The Tariq Jameel Problem And Our Search For The ‘Right Kind’ Of Islam
Ayesha Siddiqa deconstructs Maulana Tariq Jameel’s fan base and narrates how he makes religion accessible to the middle class and beyond. The cleric’s popularity is linked to the educated class’s struggle to find a kind of Islam that it can live with, she argues.
Anyone, who has read Jamaludin Afghani, Hassan al-Banna or Maulana Abul A’la Maududi would blush at calling Tariq Jameel a Maulana. He is well-described by his nemesis, Tahir Ashrafi as a khateeb (religious speaker) which is his best description.
We may agree or disagree with the above-mentioned Islamic scholars but no one can debate their scholarly contributions. Tariq Jameel has added nothing to our knowledge of Islam.
I first came across Tariq Jameel in 2013 during Hajj. The Hajj operator I used had co-hired Jameel with Junaid Jamshed’s company to preach at maidan-e-Arafat where it is believed that prayers are heard and fulfilled. Jamil caught my attention because he sounded different and somewhat liberal-ish as compared to other mullahs. While shedding tears at Arafat, Jameel talked about how it was not a woman’s duty to even serve a glass of water to her husband’s parents if they asked for it. Instead it was the son’s duty to do so, but only if the girls/women would be kind. He spoke about how it was a husband’s job to provide for a wet-nurse for the infant as it was not a wife’s duty to feed the child. A lot of young women present at Arafat started to listen.
After I returned home, I asked Prof. Khalid Masud (former head of Council of Islamic Ideology, and a reputable author on Islam) about what Tariq Jameel said. He pointed out that the tradition that the latter cited wasn’t necessarily about woman’s empowerment but marriage as a transaction. A woman had certain rights as part of providing sexual service that included not serving the man’s family. But it also meant that she would have to provide for her own health and wellbeing.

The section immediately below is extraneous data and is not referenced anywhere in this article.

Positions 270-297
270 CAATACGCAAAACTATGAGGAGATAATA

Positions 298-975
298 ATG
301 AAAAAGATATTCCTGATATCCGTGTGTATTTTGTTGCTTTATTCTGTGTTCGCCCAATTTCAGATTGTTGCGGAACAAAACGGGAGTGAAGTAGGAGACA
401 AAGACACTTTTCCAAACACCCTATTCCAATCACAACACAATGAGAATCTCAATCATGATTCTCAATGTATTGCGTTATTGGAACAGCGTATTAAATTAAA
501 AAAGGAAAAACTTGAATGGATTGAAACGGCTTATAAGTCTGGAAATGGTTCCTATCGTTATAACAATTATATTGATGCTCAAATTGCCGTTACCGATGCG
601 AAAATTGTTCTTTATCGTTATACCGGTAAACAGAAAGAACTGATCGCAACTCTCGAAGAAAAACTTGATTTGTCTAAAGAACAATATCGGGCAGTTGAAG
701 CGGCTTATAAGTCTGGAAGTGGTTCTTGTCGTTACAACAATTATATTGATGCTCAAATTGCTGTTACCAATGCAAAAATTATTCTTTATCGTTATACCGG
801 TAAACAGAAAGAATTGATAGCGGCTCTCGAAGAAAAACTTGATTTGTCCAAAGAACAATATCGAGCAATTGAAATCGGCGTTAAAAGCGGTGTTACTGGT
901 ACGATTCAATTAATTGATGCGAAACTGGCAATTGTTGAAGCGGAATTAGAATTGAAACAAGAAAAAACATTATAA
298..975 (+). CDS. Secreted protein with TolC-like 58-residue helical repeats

Tariq Jameel is indeed a tremendous storyteller, the kind one used to once find in sleepy small towns and villages. His art lies in charming people towards religion by mixing small talk – the kind that takes place outside pan shops or wherever people gather – with basic religious references.
With a command on verbal expression and possessing photographic memory he can impress his audience by repeating tales that he has probably read in the Deobandi/Tableeghi, Qasas-ul-Biyan, and naming every single patriarch backwards in one breadth from Prophet Muhammad (PBUH) to Adam. Furthermore, he adds selective theatrics like copying the Prophet (PBUH) as he may have sat at the grave of his deceased mother.
During Hajj, one could not but notice Tariq Jameel’s great salesmanship. Like Aamir Liaquat Hussain, who was brought by another Hajj operator to arouse the sentiments of the pilgrims and make pilgrimage their money’s worth (at a minimum rate of Pak rupees 1.1 million per pilgrim), Jameel was not interested in addressing the poor or less affluent pilgrims. Like Junaid Jamshed’s haute couture, his Hajj package included Tariq Jameel. Later, friends from South Punjab talked about how the maulvi reportedly pushed singers, musicians, and dancers out of his area Tulamba, and made fortune out of the property evicted by those people. His aversion to nakedness of the female body and prostitution is, hence, understandable.
But Tariq Jameel makes religion accessible to the middle class and upwards. He emotionalises the early days of Islam without contextualising the era.
As I write these lines, I am reminded of my research on extremism and militancy in South Punjab. One of the measures my team took to gain insights into how the youth think was by asking them about their ideals. The research was conducted in South Punjab including Multan, the administrative division where Tariq Jameel lives. What came as a shock was that youth didn’t have ideals including those from the madrassa. It is then that one understood that religious seminaries did not necessarily teach, leave alone rationalise, the history of Islam.